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April is Sexually Transmitted Infection Awareness Month!

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Adolescents and young adults experience a disproportionately high rate of sexually transmitted infections. In 2017, adolescents ages 15-19 only accounted for 7% of the Minnesota population but accounted for 25% of all chlamydia and 18% of all gonorrhea cases.1 It is important to talk with young people about STIs and empower them to make responsible and well-informed decisions.

You have probably heard before adolescents have a sense of being invincible, and tend to have an “it will never happen to me” mind-set. This mind-set applies to STIs just as it does to driving fast. Many people don’t think they will ever contract an STI but statistics tell a different story. Talking to young people about STIs can empower them to prevent the spread of STIs, but also lets them know what they can do if they have been infected.

Talking about STIs doesn’t encourage young people to be sexually active, but it does take away the stigma of reproductive health. This stigma prevents young people from talking about STIs with partners, getting tested, and taking care of their health. When we ask young people what might prevent someone from talking about STIs with a partner, the top answers we hear are awkwardness and embarrassment. We want young people to know it’s okay to feel awkward, but there is nothing embarrassing about taking care of their health. But how do we let young people know that? Having conversations of our own.

Talking with our young people about sexuality can seem intimidating. You might feel like you don’t have all the information, don’t know the right time to bring it up, or fear young people will laugh it off or respond with an eye roll. It’s okay to feel this way! Parents don’t have to be experts to be great sexuality educators in their young people’s lives. The most important thing is to be open and available whenever your young person wants to talk.

Not sure how to start talking to your young person about STIs? We have a few tips:

  • Reassure young people that they are normal- as are their questions and thoughts.
  • Ask questions (even if they don’t)! Ask them about what they think, what they know, and what they may want to know about STIs and reproductive health.
  • Make it feel like a normal, everyday conversation, like you’re talking about what groceries you need from the store. This also helps reduce the stigma that exists around STIs and taking care of your reproductive health.
  • Leave a journal article or brochure about STIs out for your young person to see- curiosity almost always prevails. Follow up with a conversation! 
  • Share some of the rumors you heard about STIs when you were in high school and the correct information you know now.
  • Discuss that at times your teen may feel more comfortable talking with someone other than you. Together, think of other trusted adults with whom they can talk with, or resources they can access (like myHealth!).

 

Been a while since your last health class?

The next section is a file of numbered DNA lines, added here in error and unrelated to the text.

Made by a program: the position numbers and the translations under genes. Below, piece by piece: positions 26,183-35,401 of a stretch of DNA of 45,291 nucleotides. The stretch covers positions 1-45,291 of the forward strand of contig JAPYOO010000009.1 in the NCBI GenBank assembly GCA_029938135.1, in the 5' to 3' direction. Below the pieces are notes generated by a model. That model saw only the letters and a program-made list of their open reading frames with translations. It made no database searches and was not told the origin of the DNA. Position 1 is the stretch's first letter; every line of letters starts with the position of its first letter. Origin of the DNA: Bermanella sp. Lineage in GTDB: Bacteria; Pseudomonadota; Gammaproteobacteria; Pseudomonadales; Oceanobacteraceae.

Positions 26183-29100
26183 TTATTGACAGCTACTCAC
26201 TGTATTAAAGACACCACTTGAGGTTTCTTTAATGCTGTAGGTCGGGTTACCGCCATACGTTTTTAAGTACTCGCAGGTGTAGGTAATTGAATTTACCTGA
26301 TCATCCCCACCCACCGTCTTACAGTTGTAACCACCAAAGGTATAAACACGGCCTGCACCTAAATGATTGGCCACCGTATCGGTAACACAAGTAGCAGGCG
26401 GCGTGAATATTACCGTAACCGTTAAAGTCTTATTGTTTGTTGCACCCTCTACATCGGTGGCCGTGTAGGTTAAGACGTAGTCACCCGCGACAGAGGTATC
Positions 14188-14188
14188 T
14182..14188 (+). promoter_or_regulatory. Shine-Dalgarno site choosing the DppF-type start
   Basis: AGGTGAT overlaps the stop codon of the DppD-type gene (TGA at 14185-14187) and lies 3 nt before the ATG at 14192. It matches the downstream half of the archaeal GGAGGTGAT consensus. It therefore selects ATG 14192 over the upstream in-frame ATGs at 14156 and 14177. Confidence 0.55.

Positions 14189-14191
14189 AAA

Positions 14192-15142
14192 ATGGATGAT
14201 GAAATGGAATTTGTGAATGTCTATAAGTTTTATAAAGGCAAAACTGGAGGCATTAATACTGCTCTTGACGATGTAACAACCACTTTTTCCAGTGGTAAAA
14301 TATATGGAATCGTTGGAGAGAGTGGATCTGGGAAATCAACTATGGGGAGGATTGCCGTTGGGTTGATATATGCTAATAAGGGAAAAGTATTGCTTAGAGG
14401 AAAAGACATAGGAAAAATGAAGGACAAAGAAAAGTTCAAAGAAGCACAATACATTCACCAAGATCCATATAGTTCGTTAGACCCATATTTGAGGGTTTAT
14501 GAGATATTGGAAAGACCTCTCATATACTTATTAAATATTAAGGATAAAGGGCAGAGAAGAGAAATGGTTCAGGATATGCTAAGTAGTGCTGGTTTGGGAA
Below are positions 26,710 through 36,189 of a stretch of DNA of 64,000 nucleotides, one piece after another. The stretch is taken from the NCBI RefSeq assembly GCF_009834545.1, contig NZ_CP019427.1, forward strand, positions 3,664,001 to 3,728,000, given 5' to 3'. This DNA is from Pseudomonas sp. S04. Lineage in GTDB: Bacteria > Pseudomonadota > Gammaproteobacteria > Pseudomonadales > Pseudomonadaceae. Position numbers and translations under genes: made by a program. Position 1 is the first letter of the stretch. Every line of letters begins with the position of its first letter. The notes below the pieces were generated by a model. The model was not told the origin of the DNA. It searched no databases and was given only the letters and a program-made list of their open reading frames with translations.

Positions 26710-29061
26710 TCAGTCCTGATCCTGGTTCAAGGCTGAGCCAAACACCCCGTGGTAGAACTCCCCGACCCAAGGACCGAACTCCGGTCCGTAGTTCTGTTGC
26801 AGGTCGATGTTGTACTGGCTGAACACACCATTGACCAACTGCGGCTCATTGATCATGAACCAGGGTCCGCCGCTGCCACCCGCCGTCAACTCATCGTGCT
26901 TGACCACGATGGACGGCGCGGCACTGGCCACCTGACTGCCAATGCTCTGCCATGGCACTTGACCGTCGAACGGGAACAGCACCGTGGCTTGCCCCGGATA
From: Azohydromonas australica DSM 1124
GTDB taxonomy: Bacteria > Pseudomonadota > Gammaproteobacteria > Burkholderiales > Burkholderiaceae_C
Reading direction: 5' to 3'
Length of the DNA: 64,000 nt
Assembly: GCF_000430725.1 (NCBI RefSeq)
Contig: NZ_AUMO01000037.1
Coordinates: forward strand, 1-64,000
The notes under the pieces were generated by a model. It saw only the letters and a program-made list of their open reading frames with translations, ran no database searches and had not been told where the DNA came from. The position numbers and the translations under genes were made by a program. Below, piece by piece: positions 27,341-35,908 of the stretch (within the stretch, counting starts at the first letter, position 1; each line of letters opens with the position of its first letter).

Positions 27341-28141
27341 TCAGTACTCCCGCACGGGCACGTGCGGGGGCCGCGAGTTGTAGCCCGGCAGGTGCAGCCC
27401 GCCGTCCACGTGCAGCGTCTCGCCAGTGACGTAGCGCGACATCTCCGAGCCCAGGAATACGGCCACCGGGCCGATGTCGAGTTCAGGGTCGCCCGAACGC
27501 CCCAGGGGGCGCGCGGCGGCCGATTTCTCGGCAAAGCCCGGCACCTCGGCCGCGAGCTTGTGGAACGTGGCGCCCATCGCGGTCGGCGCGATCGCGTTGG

Click here to refresh your STI knowledge

 

E-cigarettes and Vaping: What You Should Know

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What is an e-cigarette?

E-cigarettes are battery-powered devices that allow users to inhale or vape aerosolized liquid (e-juice). There are many different types of e-cigarettes, commonly referred to as “vapes” or hookah pens, e-pipes or Juuls, among others. These products are the most commonly used tobacco product among youth!

So what do you need to know? Nearly all e-cigarettes contain nicotine. Nicotine is highly addictive and can harm the developing adolescent brain. The brain is still developing until about age 25, so when young people are exposed to nicotine it can lead to addiction and disrupt attention and learning. No amount of nicotine is safe for youth. There are hundreds of flavors that can be added to these e-cigarettes to make it “taste” better. The number of flavors is one reason the market for e-cigarettes shifted from helping adults quit smoking to attracting young people to vaping.

In the 2017 Minnesota Youth Tobacco Survey, 19.2% of high school students reported using an e-cigarette within the last 30 days. According to the US Surgeon General, there has been a 900% increase in e-cigarette use by high school students. Recent evidence suggests that, compared to youth who have never used them, youth who have tried e-cigarettes are twice as likely to start smoking in the future.

E-cigarettes are frequently marketed as being a “healthier” option than the traditional cigarette, but this is not true. E-cigarettes have been shown to be just as addictive as traditional cigarettes. The Surgeon General report on e-cigarettes states “the aerosol created by e-cigarettes can contain ingredients that are harmful to the public’s health, including: nicotine; ultrafine particles; flavorings such as diacetyl, a chemical linked to serious lung disease; volatile organic compounds such as benzene, which is found in car exhaust; and heavy metals, such as nickel, tin, and lead.”